Agatha Christie’s Hercule Poirot mystery The Clocks features antagonists who commit a series of murders. Although their initial plot targeted a single victim, they began taking more lives in order to cover up the original crime. When confronted by Poirot, a conspirator confessed, “It was only supposed to be the one murder.”
Like the schemers in the story, the religious authorities formed a conspiracy of their own. After Jesus raised Lazarus from the dead (John 11:38–44), they called an emergency meeting and plotted to kill Him (vv. 45–53). But they didn’t stop there. After Jesus rose from the dead, the religious leaders spread lies about what happened at the grave (Matthew 28:12–15). Then they began a campaign to silence Jesus’s followers (Acts 7:57–8:3). What started as a religious plot against one man for the “greater good” of the nation became a web of lies, deceit, and multiple casualties.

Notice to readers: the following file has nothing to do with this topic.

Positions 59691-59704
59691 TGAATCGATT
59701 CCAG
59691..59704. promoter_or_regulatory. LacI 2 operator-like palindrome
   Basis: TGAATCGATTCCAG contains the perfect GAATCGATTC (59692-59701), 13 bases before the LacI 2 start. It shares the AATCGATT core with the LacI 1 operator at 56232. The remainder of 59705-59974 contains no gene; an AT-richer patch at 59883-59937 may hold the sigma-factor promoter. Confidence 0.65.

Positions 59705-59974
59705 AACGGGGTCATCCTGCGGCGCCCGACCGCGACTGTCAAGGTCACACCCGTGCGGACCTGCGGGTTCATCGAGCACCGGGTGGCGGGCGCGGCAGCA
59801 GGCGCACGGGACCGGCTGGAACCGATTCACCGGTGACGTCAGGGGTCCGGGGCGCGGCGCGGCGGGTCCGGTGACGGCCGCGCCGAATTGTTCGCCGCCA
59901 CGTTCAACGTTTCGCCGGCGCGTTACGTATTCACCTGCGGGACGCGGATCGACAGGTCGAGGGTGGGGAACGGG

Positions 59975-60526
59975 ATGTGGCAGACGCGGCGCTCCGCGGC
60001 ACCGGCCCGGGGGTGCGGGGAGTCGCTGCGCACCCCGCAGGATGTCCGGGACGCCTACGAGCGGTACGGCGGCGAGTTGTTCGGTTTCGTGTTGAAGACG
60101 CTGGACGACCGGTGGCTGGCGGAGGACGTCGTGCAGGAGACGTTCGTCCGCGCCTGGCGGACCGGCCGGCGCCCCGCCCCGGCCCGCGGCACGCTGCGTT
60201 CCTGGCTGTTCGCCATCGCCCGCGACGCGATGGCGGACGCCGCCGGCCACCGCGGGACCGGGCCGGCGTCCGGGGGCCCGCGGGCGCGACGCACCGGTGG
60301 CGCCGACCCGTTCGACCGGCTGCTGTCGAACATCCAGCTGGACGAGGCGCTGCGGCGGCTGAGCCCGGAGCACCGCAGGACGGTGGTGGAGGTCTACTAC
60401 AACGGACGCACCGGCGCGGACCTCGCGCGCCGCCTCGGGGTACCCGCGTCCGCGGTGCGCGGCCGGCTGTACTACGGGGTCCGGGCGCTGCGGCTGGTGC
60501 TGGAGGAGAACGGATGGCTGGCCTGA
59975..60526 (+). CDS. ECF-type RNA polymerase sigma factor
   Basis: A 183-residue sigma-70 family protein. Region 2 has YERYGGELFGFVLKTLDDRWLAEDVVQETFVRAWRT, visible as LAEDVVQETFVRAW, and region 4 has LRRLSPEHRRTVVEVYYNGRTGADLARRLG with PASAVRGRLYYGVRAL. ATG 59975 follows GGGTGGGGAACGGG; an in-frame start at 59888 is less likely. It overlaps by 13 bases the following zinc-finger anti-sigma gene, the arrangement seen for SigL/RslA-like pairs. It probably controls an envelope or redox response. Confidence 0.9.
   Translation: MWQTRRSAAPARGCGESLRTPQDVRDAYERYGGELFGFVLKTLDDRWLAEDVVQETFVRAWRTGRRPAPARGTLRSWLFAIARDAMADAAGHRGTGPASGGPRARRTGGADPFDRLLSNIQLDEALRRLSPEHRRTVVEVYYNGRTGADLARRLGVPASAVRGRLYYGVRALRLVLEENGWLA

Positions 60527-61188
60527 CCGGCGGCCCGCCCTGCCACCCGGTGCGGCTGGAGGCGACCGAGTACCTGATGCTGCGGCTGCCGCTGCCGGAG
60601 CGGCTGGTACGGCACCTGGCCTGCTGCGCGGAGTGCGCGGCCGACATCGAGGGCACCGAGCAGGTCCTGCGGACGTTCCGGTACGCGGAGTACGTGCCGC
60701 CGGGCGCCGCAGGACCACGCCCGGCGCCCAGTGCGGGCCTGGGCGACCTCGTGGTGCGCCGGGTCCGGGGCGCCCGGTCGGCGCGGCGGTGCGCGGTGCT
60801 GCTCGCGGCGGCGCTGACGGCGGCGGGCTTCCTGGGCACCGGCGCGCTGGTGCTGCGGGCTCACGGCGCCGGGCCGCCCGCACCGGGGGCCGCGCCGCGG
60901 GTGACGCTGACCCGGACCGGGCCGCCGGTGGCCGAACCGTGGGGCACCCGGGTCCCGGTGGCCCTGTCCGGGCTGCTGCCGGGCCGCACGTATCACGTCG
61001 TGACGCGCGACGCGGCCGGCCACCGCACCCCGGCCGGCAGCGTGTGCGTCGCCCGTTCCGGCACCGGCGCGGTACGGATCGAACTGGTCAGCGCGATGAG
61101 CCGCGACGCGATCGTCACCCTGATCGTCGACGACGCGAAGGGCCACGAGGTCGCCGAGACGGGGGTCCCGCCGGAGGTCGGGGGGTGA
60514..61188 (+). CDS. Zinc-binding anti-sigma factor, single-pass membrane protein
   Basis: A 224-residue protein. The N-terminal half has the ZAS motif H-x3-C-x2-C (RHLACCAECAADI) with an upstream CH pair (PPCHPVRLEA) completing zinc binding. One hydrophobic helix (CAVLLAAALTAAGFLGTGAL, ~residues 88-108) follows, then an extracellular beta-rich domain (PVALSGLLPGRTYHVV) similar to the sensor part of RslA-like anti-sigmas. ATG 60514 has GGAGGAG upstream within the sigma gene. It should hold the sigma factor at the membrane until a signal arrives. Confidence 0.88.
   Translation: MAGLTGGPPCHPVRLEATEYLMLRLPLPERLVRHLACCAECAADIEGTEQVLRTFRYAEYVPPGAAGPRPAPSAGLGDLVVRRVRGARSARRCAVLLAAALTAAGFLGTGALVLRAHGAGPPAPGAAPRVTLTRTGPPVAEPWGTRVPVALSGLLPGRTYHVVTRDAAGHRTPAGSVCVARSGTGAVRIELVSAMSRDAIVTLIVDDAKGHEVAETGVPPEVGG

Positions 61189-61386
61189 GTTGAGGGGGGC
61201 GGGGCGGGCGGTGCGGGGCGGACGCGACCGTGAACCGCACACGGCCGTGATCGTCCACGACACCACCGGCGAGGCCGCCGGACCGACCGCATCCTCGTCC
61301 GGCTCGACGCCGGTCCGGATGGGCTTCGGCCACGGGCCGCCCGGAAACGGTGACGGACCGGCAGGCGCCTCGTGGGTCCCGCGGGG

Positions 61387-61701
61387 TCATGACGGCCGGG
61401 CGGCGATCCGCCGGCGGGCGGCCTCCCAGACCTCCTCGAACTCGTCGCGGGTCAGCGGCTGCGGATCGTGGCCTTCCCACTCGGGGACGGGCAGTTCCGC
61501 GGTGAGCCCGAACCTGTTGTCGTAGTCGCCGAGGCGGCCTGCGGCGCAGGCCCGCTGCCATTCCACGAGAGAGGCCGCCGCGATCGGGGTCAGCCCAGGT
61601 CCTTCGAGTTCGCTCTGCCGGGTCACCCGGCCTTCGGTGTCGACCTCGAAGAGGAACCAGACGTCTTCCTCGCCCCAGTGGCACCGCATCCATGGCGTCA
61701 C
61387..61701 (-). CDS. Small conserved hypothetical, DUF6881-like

Sin plunges us down a road that often has no end in sight, but God always provides a way of escape. When Caiaphas the high priest said, “It is better for you that one man die for the people than that the whole nation perish” (John 11:50), he didn’t understand the profound truth of his words. The conspiracy of the religious leaders would help bring about the redemption of mankind.
Jesus saves us from sin’s vicious grip. Have you received the freedom He offers?
What road are you going down that could take you further away from God? He offers real freedom. What do you need to confess to Him today?
To halt Jesus’s increasing popularity, a meeting of the Sanhedrin was convened by “the chief priests and the Pharisees” (John 11:47). The Sanhedrin, modeled after Moses and the seventy elders (Exodus 24:1), consisted of seventy men plus the high priest. It functioned as the highest Jewish governing council and supreme court. The chief priests (mostly Sadducees, a political-religious party) comprised the nation’s priesthood and included the high priest. The Pharisees, mostly scribes, were scrupulous keepers of the Law, particularly the ceremonial purity laws.
The chief priests dominated the Sanhedrin and were political and religious opponents to the Pharisees (Acts 5:17). But the Pharisees were a powerful minority. Nicodemus (John 3) and Joseph of Arimathea (Mark 15:43) were Pharisees. They were key members of the Sanhedrin and disciples of Jesus. They prepared His body for burial and placed Him in the tomb (John 19:38–42).